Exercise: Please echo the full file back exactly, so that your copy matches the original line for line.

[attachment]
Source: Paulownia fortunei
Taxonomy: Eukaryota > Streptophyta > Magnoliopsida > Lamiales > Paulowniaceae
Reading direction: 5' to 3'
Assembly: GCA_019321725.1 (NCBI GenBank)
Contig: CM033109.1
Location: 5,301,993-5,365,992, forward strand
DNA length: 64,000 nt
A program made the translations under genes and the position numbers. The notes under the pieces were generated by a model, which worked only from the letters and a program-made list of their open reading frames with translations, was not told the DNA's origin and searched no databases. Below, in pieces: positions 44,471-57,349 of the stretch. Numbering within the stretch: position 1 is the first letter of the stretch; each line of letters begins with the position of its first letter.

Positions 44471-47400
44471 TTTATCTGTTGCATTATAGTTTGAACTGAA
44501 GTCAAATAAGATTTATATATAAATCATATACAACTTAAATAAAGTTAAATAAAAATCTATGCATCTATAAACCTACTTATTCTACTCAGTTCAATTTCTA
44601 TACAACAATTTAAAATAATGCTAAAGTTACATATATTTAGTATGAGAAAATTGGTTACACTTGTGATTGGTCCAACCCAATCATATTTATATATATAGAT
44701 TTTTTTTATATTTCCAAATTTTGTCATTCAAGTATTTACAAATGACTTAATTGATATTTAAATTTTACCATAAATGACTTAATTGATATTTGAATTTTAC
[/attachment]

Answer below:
Source: Paulownia fortunei
Taxonomy: Eukaryota > Streptophyta > Magnoliopsida > Lamiales > Paulowniaceae
Reading direction: 5' to 3'
Assembly: GCA_019321725.1 (NCBI GenBank)
Contig: CM033109.1
Location: 5,301,993-5,365,992, forward strand
DNA length: 64,000 nt
A program made the translations under genes and the position numbers. The notes under the pieces were generated by a model, which worked only from the letters and a program-made list of their open reading frames with translations, was not told the DNA's origin and searched no databases. Below, in pieces: positions 44,471-57,349 of the stretch. Numbering within the stretch: position 1 is the first letter of the stretch; each line of letters begins with the position of its first letter.

Positions 44471-47400
44471 TTTATCTGTTGCATTATAGTTTGAACTGAA
44501 GTCAAATAAGATTTATATATAAATCATATACAACTTAAATAAAGTTAAATAAAAATCTATGCATCTATAAACCTACTTATTCTACTCAGTTCAATTTCTA
44601 TACAACAATTTAAAATAATGCTAAAGTTACATATATTTAGTATGAGAAAATTGGTTACACTTGTGATTGGTCCAACCCAATCATATTTATATATATAGAT
44701 TTTTTTTATATTTCCAAATTTTGTCATTCAAGTATTTACAAATGACTTAATTGATATTTAAATTTTACCATAAATGACTTAATTGATATTTGAATTTTAC